Your credit rating can take a beating from 0% financing


Retailers are making it easy to get what you want without worrying about how to pay for it, thanks to zero-percent financing deals.

While it's tempting to finance a plasma-screen television or a new bedroom set with no interest or payments until next year, this deal, as with many too-good-to-be-true deals, has a catch.

Not only will you have to foot the bill eventually, but saying "yes" too often could erode your credit rating.

"Taking advantage of too many zero-percent financing deals can have some unpleasant and unexpected consequences," said Craig Watts, consumer affairs manager for Fair Isaac Corp., the company that invented the FICO score used to determine consumers' creditworthiness.

Zero-percent financing programs have been used selectively by retailers for years, but they came into their own when car and truck sales ground to a halt immediately after the Sept. 11, 2001, terrorist attacks.

Merchants of everything from appliances to eyeglasses have latched onto deferred billing, and consumers are lapping it up.

"I think the consumer has an immediate satisfaction and gratification" when something priced just out of reach is bought through deferred billing, said Dan Butler, vice president of retail operations for the National Retail Federation in Washington.

Consumer advocates have likened zero-percent financing programs to the classic bait-and-switch tactic.

They claim that buyers are lured into stores and auto dealerships with hopes of walking out with a deferred billing plan, only to find that they aren't eligible or that the item they want isn't in the program.

Zero-percent financing may seem like a great way to get a deal on something that is just a bit more expensive than you can comfortably afford.

Who wouldn't want to pay off a $1,200 purchase in equal monthly installments over a year with no interest charges?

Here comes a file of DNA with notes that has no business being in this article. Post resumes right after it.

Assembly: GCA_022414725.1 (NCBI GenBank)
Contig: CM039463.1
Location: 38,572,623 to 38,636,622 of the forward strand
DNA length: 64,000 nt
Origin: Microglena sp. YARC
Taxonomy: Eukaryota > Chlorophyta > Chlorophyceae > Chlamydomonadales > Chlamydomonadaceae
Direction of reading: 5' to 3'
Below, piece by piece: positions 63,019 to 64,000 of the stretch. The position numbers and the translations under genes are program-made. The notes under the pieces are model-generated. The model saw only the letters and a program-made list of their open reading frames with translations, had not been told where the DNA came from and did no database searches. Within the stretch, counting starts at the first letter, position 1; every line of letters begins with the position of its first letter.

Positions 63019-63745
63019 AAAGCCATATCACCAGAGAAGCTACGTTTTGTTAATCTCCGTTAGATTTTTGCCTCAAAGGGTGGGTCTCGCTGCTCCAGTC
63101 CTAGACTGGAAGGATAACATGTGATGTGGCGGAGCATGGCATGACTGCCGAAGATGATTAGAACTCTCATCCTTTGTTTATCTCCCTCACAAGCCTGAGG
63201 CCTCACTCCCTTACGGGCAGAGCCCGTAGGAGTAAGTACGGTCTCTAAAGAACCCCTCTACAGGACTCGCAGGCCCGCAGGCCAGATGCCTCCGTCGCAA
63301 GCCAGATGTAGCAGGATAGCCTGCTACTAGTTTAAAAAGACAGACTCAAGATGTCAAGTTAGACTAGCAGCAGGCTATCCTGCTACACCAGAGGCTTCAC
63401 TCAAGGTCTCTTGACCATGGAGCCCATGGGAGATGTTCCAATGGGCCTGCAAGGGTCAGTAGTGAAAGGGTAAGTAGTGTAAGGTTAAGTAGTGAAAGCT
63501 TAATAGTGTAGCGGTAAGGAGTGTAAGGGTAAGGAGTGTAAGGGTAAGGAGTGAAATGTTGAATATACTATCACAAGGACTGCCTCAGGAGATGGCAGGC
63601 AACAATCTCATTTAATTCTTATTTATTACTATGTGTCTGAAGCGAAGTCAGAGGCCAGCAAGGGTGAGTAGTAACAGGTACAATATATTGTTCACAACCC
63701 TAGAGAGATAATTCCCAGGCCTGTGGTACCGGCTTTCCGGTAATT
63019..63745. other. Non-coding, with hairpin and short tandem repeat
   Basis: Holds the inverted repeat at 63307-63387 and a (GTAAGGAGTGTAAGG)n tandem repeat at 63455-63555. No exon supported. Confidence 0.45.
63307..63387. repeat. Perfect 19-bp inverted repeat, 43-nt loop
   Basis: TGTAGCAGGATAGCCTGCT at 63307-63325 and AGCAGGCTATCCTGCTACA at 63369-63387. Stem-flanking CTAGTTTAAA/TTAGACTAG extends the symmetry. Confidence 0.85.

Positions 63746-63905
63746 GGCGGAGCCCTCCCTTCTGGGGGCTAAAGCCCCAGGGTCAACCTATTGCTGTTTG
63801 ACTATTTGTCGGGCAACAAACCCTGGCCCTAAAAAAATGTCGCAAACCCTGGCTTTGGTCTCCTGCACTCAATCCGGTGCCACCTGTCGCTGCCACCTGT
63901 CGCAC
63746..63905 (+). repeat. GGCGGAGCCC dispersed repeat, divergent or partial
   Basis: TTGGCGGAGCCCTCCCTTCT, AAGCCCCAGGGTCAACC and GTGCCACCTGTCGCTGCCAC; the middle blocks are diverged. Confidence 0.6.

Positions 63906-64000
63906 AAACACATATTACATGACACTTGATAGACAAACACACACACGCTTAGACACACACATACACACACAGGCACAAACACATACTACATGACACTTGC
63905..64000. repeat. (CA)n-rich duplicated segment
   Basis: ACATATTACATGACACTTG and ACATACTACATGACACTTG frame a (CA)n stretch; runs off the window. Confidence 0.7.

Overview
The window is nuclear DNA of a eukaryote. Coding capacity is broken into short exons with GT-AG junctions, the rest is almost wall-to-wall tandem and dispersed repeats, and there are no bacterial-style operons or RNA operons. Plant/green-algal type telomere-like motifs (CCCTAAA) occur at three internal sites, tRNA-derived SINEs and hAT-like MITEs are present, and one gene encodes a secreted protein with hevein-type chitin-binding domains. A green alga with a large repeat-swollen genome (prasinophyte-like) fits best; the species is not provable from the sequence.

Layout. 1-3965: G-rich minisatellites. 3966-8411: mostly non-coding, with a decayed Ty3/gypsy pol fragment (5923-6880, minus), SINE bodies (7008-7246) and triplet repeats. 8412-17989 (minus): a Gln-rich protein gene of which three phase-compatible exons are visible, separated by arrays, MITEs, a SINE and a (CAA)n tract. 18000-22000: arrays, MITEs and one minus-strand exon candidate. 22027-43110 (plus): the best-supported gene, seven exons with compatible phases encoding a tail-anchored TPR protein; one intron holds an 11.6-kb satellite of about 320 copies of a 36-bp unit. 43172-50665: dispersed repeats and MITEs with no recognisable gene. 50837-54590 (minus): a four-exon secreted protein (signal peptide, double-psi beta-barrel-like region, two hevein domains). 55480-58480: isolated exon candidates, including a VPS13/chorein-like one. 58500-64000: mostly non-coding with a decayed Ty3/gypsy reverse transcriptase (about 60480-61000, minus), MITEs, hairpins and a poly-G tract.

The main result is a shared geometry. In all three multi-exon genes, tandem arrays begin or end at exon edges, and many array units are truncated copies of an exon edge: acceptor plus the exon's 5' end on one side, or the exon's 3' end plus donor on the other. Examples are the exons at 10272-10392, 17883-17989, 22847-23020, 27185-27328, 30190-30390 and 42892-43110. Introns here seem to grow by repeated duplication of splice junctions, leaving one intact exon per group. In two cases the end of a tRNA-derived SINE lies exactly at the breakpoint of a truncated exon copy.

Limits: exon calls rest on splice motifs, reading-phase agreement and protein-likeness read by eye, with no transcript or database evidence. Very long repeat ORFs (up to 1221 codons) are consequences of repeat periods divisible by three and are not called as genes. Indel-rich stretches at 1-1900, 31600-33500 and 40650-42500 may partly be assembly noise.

But the deal is only good for the conscientious. Miss your deadline and you'll get slammed with interest accruing from the day you bought the item.

Even if you have only $100 left to pay on that $1,200 tab, if you're a day late, you'll find $220.80 tacked on to the bill if the APR is 18.4 percent.

It's a good idea to ask whether there is a penalty for paying off the bill early.

Some retailers, including Sears, won't start charging interest until the day after the zero-percent period expires, so some deals are better than others.

Keep in mind that taking a zero-percent offer means applying and opening a new line of credit.

Retailers will use their own credit program or partner with a bank to finance deferred billing.

That means that for every zero-percent financing deal you snap up, there is another entry on your credit report.

"In general, if there are too many open lines of credit on a consumer's file, it could cause their credit score to go down," said Susan Henson of Experian, one of three major credit-rating agencies. "Only open credit that you need and credit that you can pay off."

Once you open a certain number of accounts (how many varies from person to person) each additional line of credit you open after that can push your FICO score down.

"FICO scores look at your credit report and how you use credit," Watts said. "Most of the score's weight is given to how you pay back credit and then how much debt you have, but they do also look at unused credit."

Lorene Yue is a Your Money staff writer.

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